B-BBEE has a huge impact on the way we do business. As a company, it is important to know why B-BBEE was introduced, what it means for the country, how it affects your business and how your business can benefit from it. B-BBEE was implemented by Government to restore what has been lost and to contribute to the transformation in South Africa. B-BBEE motivates companies to integrate black people into the workspace, invest in their education, support black businesses, and give back to the poor communities across the country. Some positive outcomes, amongst others, of B-BBEE, includes career advancements, skills and education development, employment etc., for previously disadvantaged black people in South Africa.
To proceed with and obtain a successful B-BBEE rating, your company needs to meet the criteria to advance economic transformation and enhance the economic participation of Black people. The level of compliance will be based on the points accumulated for meeting the criteria. The five standard B-BBEEE scorecard elements that companies are rated on are, Ownership, Management and Control (Including Employment Equity), Skills Development, Enterprise and Supplier Development and Socio-Economic Development.
B-BBEE is categorised into different sectors, and there is a Code of Good Practice, which applies to each sector. Each sector has its own scorecard, calculation and targets for the relevant elements. There are differences in the additional elements which might be applicable to a different Sector Code.
One of the B-BBEE Sectors is the Financial Sector. The Financial Sector Charter commits its participants to actively promoting a transformed, vibrant, and a globally competitive financial sector that reflects the demographics of South Africa and contributes to the establishment of an equitable society by effectively providing accessible financial services to black people and by directing investment into targeted sectors of the economy.
The amended Financial Sector Code came into effect on 1 December 2017. The Financial Sector includes but is not limited to Banking; Long-term insurance; Short terms insurance; Re-insurance; Retirement fund administration; The management of collective investment scheme assets; Public entities involved in the financial sector, e.g. DBSA; Asset management, consulting and administration; Private equity, venture capitalist and impact investors, etc.
On 7 April 2021, the Financial Sector Transformation Council issued a letter requiring each entity conducting business in the South African financial sector to report annually to the Financial Sector Transformation Council on its progress in implementing the provisions of the Financial Sector Code.
It is required that qualified professionals should verify B-BBEE compliance of Financial Institutions, and a copy of the B-BBEE certificate and the full verification report of the measured entity must be submitted to the Financial Sector Transformation Council within 30 days of issuing the verification certificate.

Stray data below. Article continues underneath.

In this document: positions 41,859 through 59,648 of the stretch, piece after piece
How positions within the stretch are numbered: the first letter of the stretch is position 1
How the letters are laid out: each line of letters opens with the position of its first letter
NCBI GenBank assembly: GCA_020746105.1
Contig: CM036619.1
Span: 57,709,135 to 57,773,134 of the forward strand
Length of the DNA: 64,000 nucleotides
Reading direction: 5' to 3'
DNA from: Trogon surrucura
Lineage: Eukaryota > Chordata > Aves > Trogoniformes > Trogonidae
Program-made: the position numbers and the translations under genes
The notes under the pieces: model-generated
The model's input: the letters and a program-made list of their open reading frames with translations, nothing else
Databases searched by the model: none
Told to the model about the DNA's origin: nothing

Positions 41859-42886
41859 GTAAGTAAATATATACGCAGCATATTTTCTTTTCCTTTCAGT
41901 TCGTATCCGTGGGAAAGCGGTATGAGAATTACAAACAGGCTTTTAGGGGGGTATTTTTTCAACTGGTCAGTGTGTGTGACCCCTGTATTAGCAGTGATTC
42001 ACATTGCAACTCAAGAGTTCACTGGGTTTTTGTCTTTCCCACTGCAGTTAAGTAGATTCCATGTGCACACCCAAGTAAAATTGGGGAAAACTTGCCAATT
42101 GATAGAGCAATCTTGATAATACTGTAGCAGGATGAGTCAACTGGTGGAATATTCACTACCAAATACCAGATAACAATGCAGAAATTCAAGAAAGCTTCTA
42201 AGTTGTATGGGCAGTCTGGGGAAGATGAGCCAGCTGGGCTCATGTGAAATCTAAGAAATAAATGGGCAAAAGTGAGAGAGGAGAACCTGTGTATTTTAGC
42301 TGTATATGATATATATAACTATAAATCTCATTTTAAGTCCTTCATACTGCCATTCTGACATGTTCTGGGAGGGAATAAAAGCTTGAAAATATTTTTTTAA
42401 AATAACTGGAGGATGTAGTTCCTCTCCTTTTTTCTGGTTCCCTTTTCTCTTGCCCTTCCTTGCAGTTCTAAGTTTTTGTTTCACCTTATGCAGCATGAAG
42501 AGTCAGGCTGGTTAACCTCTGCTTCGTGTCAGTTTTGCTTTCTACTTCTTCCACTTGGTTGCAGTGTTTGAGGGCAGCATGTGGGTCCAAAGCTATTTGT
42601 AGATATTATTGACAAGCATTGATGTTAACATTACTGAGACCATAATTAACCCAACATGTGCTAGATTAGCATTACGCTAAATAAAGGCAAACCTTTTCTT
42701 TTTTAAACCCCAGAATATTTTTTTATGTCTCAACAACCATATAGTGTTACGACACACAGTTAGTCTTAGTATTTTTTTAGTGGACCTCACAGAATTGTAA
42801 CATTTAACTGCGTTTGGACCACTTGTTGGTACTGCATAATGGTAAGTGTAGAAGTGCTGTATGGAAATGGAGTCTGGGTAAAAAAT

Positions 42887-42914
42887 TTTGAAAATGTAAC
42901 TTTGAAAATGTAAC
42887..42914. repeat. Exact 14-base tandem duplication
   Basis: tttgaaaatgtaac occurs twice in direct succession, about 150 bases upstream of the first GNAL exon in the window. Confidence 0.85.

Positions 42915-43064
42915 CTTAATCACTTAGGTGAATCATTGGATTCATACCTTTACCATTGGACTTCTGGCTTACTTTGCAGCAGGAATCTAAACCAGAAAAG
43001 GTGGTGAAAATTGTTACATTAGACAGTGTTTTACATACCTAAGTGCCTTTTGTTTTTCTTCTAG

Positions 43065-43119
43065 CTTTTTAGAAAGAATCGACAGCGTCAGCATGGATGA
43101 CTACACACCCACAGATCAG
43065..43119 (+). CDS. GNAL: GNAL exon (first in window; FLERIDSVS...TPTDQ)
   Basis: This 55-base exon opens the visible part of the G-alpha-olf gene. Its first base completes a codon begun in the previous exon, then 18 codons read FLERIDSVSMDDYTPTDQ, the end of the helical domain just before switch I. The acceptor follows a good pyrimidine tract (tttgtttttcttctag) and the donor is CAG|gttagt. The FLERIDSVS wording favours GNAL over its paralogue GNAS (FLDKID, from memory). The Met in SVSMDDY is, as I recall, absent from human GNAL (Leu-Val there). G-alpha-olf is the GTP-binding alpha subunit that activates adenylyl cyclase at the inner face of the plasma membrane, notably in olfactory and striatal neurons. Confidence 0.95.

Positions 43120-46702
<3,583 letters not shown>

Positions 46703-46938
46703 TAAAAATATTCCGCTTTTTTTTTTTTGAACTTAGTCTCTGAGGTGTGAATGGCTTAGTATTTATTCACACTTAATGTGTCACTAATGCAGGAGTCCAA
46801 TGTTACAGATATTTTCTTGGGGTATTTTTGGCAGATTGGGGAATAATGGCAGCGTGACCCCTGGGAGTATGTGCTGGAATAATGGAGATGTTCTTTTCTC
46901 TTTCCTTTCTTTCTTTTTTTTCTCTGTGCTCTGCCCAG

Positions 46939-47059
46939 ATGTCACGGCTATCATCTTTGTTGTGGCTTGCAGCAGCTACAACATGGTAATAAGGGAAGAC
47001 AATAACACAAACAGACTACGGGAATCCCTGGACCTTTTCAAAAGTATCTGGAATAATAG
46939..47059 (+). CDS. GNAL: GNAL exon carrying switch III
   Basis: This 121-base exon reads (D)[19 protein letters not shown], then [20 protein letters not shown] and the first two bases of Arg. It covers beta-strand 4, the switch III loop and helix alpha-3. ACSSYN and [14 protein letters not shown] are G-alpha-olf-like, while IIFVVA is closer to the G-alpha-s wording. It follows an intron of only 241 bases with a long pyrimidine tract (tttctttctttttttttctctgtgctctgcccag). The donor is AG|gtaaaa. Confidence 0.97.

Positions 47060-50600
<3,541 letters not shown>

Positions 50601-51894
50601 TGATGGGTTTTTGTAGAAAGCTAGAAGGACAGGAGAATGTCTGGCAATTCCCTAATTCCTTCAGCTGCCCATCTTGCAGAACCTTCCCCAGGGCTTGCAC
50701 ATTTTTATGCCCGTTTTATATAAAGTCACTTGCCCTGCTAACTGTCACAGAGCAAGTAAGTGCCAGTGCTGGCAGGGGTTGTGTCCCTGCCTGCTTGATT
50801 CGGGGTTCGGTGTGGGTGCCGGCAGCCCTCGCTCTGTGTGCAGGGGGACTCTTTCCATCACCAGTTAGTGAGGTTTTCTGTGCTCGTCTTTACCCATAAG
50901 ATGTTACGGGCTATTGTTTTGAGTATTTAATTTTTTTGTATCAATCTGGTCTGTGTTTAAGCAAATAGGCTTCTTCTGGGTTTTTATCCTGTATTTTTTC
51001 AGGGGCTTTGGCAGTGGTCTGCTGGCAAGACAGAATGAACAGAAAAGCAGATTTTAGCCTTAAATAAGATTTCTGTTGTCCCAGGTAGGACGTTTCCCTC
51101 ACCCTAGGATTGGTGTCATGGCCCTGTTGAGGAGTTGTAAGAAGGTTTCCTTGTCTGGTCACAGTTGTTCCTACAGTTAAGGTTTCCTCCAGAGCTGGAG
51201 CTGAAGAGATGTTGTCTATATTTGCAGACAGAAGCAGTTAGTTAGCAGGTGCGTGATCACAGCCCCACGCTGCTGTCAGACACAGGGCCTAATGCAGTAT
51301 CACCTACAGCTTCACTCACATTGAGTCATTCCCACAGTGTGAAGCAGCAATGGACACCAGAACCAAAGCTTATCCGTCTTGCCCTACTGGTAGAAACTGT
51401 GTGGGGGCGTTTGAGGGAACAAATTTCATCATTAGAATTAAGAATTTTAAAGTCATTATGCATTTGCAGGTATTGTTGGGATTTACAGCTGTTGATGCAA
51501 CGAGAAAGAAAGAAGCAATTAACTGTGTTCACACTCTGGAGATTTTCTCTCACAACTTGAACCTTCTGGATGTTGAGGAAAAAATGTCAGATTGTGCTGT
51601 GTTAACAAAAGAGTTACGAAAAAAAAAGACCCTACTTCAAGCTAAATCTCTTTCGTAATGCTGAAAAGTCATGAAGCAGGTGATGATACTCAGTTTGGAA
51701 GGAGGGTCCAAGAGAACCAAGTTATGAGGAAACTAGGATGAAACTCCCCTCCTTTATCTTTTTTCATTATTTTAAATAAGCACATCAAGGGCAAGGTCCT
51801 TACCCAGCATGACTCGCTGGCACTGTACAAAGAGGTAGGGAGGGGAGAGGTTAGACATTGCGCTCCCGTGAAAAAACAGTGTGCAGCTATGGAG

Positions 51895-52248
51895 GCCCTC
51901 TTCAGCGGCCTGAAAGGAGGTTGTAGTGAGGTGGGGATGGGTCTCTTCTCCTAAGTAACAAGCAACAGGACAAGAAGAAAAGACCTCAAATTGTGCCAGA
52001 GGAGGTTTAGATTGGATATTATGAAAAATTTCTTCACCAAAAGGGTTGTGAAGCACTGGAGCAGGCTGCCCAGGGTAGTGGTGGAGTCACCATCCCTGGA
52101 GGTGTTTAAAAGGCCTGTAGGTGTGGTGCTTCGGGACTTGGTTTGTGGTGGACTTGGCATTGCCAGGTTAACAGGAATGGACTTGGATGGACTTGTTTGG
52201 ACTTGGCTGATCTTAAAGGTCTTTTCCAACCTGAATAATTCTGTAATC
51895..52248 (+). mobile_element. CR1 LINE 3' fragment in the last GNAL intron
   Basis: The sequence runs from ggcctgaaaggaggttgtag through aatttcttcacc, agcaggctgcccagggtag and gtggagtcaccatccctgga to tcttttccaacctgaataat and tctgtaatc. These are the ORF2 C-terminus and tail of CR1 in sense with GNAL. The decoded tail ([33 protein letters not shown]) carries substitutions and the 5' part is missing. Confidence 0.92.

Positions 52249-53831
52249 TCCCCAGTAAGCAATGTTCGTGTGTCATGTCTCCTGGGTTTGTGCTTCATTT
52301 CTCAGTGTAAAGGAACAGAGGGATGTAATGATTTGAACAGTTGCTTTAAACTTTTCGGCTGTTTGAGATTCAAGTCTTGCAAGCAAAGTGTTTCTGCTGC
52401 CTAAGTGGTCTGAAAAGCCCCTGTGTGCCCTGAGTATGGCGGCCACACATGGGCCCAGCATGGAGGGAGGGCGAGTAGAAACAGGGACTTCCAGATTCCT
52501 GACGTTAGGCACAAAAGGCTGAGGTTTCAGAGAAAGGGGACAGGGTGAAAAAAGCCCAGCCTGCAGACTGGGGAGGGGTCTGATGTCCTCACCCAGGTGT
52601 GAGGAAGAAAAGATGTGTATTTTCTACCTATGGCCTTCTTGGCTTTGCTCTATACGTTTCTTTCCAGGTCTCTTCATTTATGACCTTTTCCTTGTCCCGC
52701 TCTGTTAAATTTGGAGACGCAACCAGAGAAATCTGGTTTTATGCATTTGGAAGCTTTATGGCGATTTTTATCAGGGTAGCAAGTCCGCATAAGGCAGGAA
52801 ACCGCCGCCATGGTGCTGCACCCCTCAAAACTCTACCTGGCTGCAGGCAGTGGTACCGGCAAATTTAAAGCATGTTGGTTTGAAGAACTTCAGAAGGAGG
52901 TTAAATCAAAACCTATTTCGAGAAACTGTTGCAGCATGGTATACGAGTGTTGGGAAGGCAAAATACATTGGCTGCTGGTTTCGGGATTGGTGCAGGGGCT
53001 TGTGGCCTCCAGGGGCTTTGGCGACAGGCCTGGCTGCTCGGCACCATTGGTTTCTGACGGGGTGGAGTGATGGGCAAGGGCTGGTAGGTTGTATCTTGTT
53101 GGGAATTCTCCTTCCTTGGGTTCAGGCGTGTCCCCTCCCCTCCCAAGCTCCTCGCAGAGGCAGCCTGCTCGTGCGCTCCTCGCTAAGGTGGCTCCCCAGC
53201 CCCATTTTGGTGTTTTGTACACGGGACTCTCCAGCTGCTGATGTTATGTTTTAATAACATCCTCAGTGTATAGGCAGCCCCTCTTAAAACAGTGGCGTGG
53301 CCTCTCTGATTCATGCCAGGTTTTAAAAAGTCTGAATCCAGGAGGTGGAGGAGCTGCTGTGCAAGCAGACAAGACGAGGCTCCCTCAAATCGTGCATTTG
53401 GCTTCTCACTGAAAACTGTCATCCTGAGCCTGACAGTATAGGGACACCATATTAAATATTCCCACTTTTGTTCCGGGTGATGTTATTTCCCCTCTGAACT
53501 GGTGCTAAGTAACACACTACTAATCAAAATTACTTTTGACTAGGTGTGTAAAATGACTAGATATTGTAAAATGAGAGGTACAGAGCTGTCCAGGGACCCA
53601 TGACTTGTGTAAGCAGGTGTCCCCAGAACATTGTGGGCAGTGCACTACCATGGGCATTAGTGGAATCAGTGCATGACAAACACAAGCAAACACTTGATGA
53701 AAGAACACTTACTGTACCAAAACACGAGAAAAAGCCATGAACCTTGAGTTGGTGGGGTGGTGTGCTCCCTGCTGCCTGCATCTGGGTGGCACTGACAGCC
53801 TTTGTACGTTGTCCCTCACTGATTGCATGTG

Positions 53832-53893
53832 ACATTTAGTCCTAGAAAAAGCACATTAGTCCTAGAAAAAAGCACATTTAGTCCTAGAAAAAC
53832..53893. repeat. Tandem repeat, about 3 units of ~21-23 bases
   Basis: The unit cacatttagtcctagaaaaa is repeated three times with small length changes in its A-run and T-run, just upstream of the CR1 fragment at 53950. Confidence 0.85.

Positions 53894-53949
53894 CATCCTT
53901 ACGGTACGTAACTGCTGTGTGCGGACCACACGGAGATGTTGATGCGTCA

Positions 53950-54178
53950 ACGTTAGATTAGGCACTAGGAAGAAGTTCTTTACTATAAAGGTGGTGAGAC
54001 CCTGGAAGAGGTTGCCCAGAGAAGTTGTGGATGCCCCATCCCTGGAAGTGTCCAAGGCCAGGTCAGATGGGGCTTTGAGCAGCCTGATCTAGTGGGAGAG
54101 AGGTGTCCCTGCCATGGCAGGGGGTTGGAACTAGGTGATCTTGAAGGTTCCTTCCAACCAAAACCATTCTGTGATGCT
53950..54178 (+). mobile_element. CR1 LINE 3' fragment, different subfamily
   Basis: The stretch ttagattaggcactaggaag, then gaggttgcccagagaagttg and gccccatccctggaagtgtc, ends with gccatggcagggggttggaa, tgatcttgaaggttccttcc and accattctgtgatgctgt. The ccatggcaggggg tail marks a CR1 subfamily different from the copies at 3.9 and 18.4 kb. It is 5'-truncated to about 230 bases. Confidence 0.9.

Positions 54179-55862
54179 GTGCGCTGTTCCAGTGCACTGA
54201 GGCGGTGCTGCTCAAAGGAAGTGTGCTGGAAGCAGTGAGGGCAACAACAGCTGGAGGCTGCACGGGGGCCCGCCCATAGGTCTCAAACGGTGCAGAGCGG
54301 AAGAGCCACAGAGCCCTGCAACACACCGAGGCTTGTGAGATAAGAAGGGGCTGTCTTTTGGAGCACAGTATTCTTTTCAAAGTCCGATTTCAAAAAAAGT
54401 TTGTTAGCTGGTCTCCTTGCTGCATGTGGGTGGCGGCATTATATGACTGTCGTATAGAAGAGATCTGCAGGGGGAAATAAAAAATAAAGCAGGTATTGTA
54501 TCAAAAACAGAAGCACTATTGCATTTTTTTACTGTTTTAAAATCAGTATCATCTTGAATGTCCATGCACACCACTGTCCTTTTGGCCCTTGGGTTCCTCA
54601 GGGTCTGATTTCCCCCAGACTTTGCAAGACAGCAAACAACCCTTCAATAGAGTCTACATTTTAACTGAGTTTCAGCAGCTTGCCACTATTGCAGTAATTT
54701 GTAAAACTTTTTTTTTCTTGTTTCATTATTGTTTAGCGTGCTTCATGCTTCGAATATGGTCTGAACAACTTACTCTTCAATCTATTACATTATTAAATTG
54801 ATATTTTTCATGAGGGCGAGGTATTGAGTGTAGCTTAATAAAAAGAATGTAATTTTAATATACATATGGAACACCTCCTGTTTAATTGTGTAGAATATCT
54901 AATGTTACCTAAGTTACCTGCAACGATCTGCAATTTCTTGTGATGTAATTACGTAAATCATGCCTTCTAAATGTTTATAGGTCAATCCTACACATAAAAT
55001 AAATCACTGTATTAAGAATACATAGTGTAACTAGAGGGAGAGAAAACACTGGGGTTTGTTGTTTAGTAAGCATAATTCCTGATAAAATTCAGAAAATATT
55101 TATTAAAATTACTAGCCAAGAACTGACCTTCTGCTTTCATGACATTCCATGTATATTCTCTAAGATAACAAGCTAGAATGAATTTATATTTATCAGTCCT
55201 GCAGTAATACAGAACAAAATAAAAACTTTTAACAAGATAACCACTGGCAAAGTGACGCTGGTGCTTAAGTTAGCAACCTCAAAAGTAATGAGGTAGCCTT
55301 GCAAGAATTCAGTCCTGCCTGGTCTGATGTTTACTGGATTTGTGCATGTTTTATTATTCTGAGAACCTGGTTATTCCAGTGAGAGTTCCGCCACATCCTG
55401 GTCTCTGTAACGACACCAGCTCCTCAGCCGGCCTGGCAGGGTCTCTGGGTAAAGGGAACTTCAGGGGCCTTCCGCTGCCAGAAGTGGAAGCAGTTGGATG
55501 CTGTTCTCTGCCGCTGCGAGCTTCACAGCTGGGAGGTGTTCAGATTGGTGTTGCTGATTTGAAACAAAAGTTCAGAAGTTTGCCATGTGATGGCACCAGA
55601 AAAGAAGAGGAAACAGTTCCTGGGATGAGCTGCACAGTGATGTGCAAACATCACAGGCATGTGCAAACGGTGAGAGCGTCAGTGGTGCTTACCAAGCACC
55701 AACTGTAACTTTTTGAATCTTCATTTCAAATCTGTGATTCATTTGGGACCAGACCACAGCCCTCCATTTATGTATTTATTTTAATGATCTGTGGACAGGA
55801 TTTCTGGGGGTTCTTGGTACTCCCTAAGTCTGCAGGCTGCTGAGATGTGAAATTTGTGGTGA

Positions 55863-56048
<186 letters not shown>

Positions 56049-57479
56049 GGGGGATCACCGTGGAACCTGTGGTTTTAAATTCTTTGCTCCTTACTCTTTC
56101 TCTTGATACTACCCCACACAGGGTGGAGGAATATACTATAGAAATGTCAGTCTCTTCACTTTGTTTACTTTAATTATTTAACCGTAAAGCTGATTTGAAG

All FSPs are required to submit a transformation report to the Financial Sector Transformation Council by 7 June 2021. Companies failing to submit a transformation report to the Financial Sector Transformation Council will risk being flagged as non-compliant or risk their BEE status level being discounted in the following year’s B-BBEE scorecard.  Discounting can also result in non-compliance.
Discounting and non-compliance will mostly affect large enterprises and QSFIs that is rated on scorecards, but it still makes sense for all FSPs to comply. A list of non-reporting entities will be put together, and therefore FSPs should consider the reputational damaged of ending up on such a list. There is a possibility that non-reporting could have an impact on the issue or reissue of your FSCA license. Being discounted or becoming non-compliant might even result in you losing tenders and losing business. The B-BBEE Act requires “every organ of state and public entity” to consider “codes of good practise issued in terms of this Act in determining qualification criteria for the issuing of licenses, concessions or other authorisation in terms of any law”.
It is clear that the Financial Code is a revised version of existing codes, but the criteria just became stricter to meet. It would be in your company’s best interest to consult a BEE professional in order to provide you with the necessary information and ensure your company is prepared for verification under the relevant sector. SEESA has exceptional legal advisors who are highly qualified. Contact SEESA to avoid being discounted or flagged as non-compliant.
About the Author:
Cherise Goeveija is a BEE Legal Advisor at SEESA Pretoria Office. She obtained her LLB law degree at the University of Pretoria in 2020 and has been working at SEESA since January 2021.
B-BBEE Amendment Number Act 46 of 2013
Broad-based Black Economic Empowerment [BBBEE] Act 53 of 2003
The Banking Association South Africa – Introduction to The Financial Sector Charter
Gareth Stokes “And the next compliance
report is due…”, 27 May 2021. https://www.fanews.co.za/article/compliance-regulatory/2/general/1082/and-the-next-compliance-report-is-due/31991
 The Banking Association South Africa – Introduction To The Financial Sector Charter
 Gareth Stokes “And the next compliance report is due…”, 27 May 2021.
 B-BBEE Act, No 53 of 2003.